, 22 tweets, 12 min read Read on Twitter
1/I thought about this tweet a lot in the last 24 hours. I am going to parallel this guys @studioexec1 idea of acting to Scalia's idea of the constitution and why that limited framework hurts us all. Bryan Cranston having to defend himself for playing a disabled person is a prime example of the ridiculous culture we’ve created for ourselves. He’s an actor. For the love of Christ we all need to get a grip and stop the daily assault of outrage and nonsense.
2/ Antonin Scalia was a Constitutional originalist, meaning he felt the courts should interpret our Constitution as it was understood at the time it was written. npr.org/2016/02/14/466…
3/Scalia didn’t see the Constitution as a living breathing document. He saw it as 'dead.' My friend and business partner @QueenMab87 could talk more succinctly about that idea, so I will just leave that there.
4/The reason I bring that up is because @StudioExec1 is saying that actors should just be able to act even if that means casting an able-body actor as a disabled character. It’s just acting, right? That's what actors are taught, right?
Yes, and no no, god no.
5/If you're a Stanislavski 'originalist' then you’ll believe any actor can play any role. Stanislavski was the godfather of theatre. He influenced Strasburg, Stella Adler, Uta Hagen, teachers whose methods are still influential today. However, let’s look at some of his teachings An actor prepares Stanislavski
6/ Stanislavski’s ‘An Actor Prepares’ starts with him preparing for a role by putting on… drum roll please… blackface! Yep. Stanislavski rhapsodically discusses ‘covering his whole face with a sooty sate, the proper complexion of a Moor.’ Not just for one role but two. Sigh. covering his whole face with a sooty sate, the proper complexion of a Moor
7/You see, for centuries before and decades after Stanislavski, white men had no problem "playing" black women & men: from Othello to Minstrel shows, they thought every role was theirs for the taking – and stereotyping. Here's Orsen Wells & Sir Lawrence Olivier in blackface. Ugh.
8/And, of course, we know women didn’t really enter the theatre for centuries after its origins in Greece (their MIGHT have been some behind the scenes but that's still up for debate) In Greece white men played the women's 'roles'.
9/It wasn’t until AFTER Shakespeare’s death that women were allowed on stage, around 1660. Even then it wasn’t considered a ‘respectable’ career for a woman.
10/The first know theatre actresses (I say actor, but for this thread, I will call them what they were called) were all white: Eleanor ('Nell') Gwyn, Lavinia Fenton, Elizabeth Lamb, Viscountess Melbourne; Georgiana, Duchess of Devonshire; Anne Seymour Damer.
11/The theatres in England where these early actresses worked had brothels located just up the street from them and so many people associated prostitution with being an actresses. Fun.
12/We don’t get the first black play in America until 1823, William Wells Brown
‘The Escape’ and black actors aren’t really given access to a large platform until we make one for ourselves during the Harlem Renaissance in the 1920s’. #BlackHistoryMonth
13/Casting, acting, theatre, entertainment, in general, has always struggled or fought against being inclusive, this is still true. However, we see now (right?) that black face & excluding women is antiquated (and bigoted!) even though it was an acceptable practice for years.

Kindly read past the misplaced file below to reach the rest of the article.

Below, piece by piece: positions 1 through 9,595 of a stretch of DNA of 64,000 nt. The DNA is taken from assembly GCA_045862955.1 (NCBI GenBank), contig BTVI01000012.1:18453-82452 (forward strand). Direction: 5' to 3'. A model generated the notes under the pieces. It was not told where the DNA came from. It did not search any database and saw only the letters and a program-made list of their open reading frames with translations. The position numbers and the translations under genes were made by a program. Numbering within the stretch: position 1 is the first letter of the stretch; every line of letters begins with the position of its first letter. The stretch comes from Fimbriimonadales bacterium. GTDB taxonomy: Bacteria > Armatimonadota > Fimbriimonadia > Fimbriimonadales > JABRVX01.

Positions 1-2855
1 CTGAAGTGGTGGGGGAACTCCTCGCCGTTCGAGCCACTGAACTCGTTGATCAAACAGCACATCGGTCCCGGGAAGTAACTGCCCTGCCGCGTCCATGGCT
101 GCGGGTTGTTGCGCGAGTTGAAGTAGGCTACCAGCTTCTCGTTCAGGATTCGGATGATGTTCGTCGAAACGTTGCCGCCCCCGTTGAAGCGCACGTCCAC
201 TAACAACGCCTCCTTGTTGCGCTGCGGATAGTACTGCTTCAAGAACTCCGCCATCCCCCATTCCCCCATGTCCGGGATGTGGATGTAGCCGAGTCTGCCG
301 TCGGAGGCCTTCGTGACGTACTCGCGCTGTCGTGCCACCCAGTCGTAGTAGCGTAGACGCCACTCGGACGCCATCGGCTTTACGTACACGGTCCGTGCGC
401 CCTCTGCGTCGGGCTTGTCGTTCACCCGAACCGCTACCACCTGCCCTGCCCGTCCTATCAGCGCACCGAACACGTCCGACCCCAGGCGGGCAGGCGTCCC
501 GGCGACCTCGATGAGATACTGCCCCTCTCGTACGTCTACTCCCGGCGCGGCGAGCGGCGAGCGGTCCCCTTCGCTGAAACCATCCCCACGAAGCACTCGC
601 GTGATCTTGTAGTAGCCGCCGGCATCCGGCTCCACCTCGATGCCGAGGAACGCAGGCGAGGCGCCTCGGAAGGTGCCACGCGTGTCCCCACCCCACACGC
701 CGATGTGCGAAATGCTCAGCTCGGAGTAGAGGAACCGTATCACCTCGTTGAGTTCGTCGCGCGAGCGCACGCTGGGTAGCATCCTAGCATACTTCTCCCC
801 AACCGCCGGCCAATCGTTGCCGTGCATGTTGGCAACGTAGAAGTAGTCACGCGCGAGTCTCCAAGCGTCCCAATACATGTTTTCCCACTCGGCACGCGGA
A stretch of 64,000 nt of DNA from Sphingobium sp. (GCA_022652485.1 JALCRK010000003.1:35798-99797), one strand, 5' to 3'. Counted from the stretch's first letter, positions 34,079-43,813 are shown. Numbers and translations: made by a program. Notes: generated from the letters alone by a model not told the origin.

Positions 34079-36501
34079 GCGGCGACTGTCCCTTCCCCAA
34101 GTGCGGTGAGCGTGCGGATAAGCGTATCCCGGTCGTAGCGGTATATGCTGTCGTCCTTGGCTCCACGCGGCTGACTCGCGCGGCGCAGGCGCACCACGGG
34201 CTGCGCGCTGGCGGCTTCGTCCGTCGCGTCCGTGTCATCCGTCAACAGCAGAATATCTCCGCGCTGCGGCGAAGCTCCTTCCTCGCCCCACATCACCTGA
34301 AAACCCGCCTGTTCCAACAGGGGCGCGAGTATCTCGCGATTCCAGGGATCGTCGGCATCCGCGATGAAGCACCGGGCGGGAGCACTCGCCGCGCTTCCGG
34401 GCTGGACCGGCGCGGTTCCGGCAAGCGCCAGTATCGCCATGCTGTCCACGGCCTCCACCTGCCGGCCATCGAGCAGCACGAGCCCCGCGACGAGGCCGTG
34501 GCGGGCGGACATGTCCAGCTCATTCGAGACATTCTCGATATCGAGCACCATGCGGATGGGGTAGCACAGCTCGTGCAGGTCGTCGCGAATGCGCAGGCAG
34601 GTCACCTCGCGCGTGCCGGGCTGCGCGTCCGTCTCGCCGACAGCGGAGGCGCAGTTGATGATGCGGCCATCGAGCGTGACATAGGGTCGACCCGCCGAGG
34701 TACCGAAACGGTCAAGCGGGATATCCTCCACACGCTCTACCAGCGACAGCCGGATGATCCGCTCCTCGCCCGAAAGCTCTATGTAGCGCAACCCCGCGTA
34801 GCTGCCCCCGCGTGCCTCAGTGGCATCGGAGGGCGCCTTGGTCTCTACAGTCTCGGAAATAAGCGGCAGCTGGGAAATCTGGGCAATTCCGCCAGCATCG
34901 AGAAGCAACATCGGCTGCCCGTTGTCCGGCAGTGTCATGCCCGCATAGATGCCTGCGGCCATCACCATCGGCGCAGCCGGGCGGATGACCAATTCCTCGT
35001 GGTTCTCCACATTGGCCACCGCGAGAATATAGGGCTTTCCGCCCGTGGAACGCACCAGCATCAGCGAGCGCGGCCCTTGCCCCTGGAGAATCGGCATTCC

14/Back to the Constitution & 'An Actor Prepares'. While both have a strong framework, both have room for interpretation as much has changed since those texts were written. We must look at how those text left people out while seeing how these documents leave room for inclusivity.
15/ Stanislavski and all of the teachers he subsequently influenced agree on one thing: As actors, we should draw from lived experiences. In that framework, when casting a character with disabilities who has more lived experience?
An actor with disabilities.
16/The idea that every able-body actor should have a crack at every role with disabilities or that every cis actor should be able to play a trans actor is so ridiculously antiquated. It erases disabled actors. It ignores the fact that there are brilliant trans actors.
17/There is this scarcity mindset in entertainment with white cis-hetero-able-body people that THERE AREN’T ENOUGH ROLES TO GO AROUND!!!
Yes, there are. Stopped it.
Not only that, y'all are still getting all of the roles! 78% to be exact! 78% of roles go to white people 12% black 2.7% Latinx
18/Only 1.3 out of 10 film directors are people of color (Hi @ava, @JordanPeele @MatthewACherry 👋🏽 )
Only 1.4 out of 10 lead actors in film are people of color.
19/What about Disabled Actors? “Disabled people account for nearly 20% of the U.S' population, but only 2.4 percent of characters in movies are disabled.” 2.4 disabled characters, that doesn’t mean disabled people are PLAYING those roles. Below, none of these actors are disabled.
20/Watch a show like @Speechless_ABC w/ @micahdfowler @driverminnie It's brilliant, hilarious, it's grounded in truthfulness. In addition to Micah Fowler's acting craft, he brings his lived experience to the show. He anchors it. I want to see more of that.
20/Bottom line, to truly be inclusive we need to stop with this antiqued idea of what acting was. Inclusivity is not tokenism, it's showing us the world as it is. It's INCLUDING all of us. It’s healthy for us to see ourselves in story.
It's also great for the box office! /FIN
21/p.s. If you're casting the role of a 'computer hacker', you wouldn't necessarily cast someone who was a hacker, but what casting should do is open that role up to everyone, not just a cis hetero non-disabled white male, everyone. That's what's missing in the casting process.
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